When things feel grim and overwhelming, gazing at spring blooms — from daffodils to cherry blossoms to tulips — can lift your spirits.
Take a cue from nature and add some bright color to your home to make the days of social distancing a little less dreary.
A little color can go a long way, so as you’re hunkering down, try shopping your own home for small, brightly colored objects that make you smile. That pink throw you swapped for a more “grown-up” gray version may be just what you need right now. Or spray-paint some wood picture frames bright yellow for a burst of indoor sunshine.
If your favorite colors are a bit more subtle, try introducing Pantone’s color of the year for 2020: Classic Blue. A versatile hue that blends well with all neutrals, the medium shade also feels very Pacific Northwest, evoking the sea and sky.
For minimalists, look to add color to your functional elements, such as brightly hued small appliances. Dualit makes toasters in every color of the rainbow, which can add a seasonal boost to kitchen counters. Or take your “quarantinis” up a notch: Sur la Table recently released a line of spring-themed glassware (along with dishes and accessories) in pretty pastel hues and Easter themes.
Support local shops’ online stores when looking for accents such as vases, ceramics, decorative books and other objets d’art. You can find colorful pops on the sites of area gems such as Flora and Henri, Fruitsuper, Eighth Generation and Butter Home. When restrictions lift, shop in person at Momo, Camelion Design and Anders. And don’t forget to shop vintage pieces as well. Anna Popov, owner of Seattle-based Interiors by Popov, recommends The Birdcage in Kirkland for unique, unexpected finds.
Take it up a notch
We love all things gray, beige and greige in the Northwest, but spring is the season to embrace vivid elements and punch up your home’s aesthetics. “We are moving away from all the grays,” Popov says, “and we’re starting to see the warmer palettes take over.” The good news is you can add visual interest without having to change everything.
Statement furniture is a good middle ground for when you want to up the color volume without going overboard. More and more companies are offering color customization so that your furniture can reflect your exact style. EcoBalanza’s Seattle workshop offers custom sofas and love seats, plus the company uses only nontoxic, sustainable materials.
Not looking to spend big bucks? Take on a weekend DIY project instead and reinvent a piece of furniture in your space. Find out what that worn bookshelf would look like in siren red or turquoise blue (or whatever — you do you). And don’t forget Popov’s cardinal rule when it comes to tackling a paint job: Always cover and tape down anything that you don’t want paint spatter on.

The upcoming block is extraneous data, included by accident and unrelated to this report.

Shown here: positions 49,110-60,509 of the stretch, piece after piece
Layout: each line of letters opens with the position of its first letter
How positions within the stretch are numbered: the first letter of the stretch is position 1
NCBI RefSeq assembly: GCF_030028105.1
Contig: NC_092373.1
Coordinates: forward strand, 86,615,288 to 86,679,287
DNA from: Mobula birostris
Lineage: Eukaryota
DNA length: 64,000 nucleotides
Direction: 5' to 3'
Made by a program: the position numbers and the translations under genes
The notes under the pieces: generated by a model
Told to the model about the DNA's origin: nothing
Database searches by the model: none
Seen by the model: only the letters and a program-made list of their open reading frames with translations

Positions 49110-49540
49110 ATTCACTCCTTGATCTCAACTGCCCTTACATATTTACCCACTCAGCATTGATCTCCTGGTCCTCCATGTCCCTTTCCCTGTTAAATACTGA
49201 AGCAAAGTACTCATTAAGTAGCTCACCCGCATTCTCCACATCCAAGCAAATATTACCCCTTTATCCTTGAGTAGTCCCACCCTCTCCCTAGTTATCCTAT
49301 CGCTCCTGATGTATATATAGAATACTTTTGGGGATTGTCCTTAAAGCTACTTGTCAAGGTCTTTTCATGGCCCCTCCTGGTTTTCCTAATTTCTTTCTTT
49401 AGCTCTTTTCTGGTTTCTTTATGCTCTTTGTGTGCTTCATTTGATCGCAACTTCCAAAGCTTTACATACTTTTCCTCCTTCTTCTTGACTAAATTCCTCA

Ready to go big with bold colors or splashy patterns? Try a daring removable wallpaper, which are widely available online in endless designs and hues. If it doesn’t pan out, you can always take it down and try another look. With spring in the air, see for yourself what floral and greenery patterns look like against your furniture and lighting.
You can also add personality to a room by filling the walls with art. When it comes to placement, “The main rule for hanging art pieces is to keep it at an eye level,” advises Popov. “We very often see homeowners mount their art way up high. Think about an art gallery; that’s the exact placement you want.”
Art is plentiful on online at sites such as Minted.com and Etsy.com. But when restrictions lift, be sure to hit up a Pioneer Square First Thursday Art Walk to support local artists who may be struggling.
And don’t forget good old paint. An overhaul of your home’s color scheme may be the perfect way to infuse new life into your living space. “Deep greens, browns and blues are very in right now,” Popov says.
If you’re looking to tackle a room, be sure to cover furniture with drop cloths, tape off corners and ensure you have the brushes and rollers you need before starting.
For bigger jobs, whether painting or wallpapering, it’s advisable to hire experts. As with all professionals, be sure to ask about their experience and look at examples of past work. “I always say: Ask for references and make sure you see photos of previous jobs,” Popov says. “Sometimes the most budget-friendly option can turn out to be expensive to fix!”